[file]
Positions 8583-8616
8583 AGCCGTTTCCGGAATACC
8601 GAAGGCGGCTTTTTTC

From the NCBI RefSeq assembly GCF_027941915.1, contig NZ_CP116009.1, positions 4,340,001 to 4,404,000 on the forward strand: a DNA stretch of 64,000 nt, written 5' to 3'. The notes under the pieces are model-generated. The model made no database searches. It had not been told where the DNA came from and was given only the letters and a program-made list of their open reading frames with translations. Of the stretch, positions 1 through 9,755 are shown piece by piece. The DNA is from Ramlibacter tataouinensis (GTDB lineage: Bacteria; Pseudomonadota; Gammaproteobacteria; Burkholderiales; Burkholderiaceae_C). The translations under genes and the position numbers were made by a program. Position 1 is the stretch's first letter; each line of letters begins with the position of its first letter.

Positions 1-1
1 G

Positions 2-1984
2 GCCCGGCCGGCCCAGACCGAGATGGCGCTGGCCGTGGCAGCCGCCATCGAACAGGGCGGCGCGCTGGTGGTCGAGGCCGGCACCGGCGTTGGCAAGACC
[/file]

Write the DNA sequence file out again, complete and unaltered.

Positions 8583-8616
8583 AGCCGTTTCCGGAATACC
8601 GAAGGCGGCTTTTTTC

From the NCBI RefSeq assembly GCF_027941915.1, contig NZ_CP116009.1, positions 4,340,001 to 4,404,000 on the forward strand: a DNA stretch of 64,000 nt, written 5' to 3'. The notes under the pieces are model-generated. The model made no database searches. It had not been told where the DNA came from and was given only the letters and a program-made list of their open reading frames with translations. Of the stretch, positions 1 through 9,755 are shown piece by piece. The DNA is from Ramlibacter tataouinensis (GTDB lineage: Bacteria; Pseudomonadota; Gammaproteobacteria; Burkholderiales; Burkholderiaceae_C). The translations under genes and the position numbers were made by a program. Position 1 is the stretch's first letter; each line of letters begins with the position of its first letter.

Positions 1-1
1 G

Positions 2-1984
2 GCCCGGCCGGCCCAGACCGAGATGGCGCTGGCCGTGGCAGCCGCCATCGAACAGGGCGGCGCGCTGGTGGTCGAGGCCGGCACCGGCGTTGGCAAGACC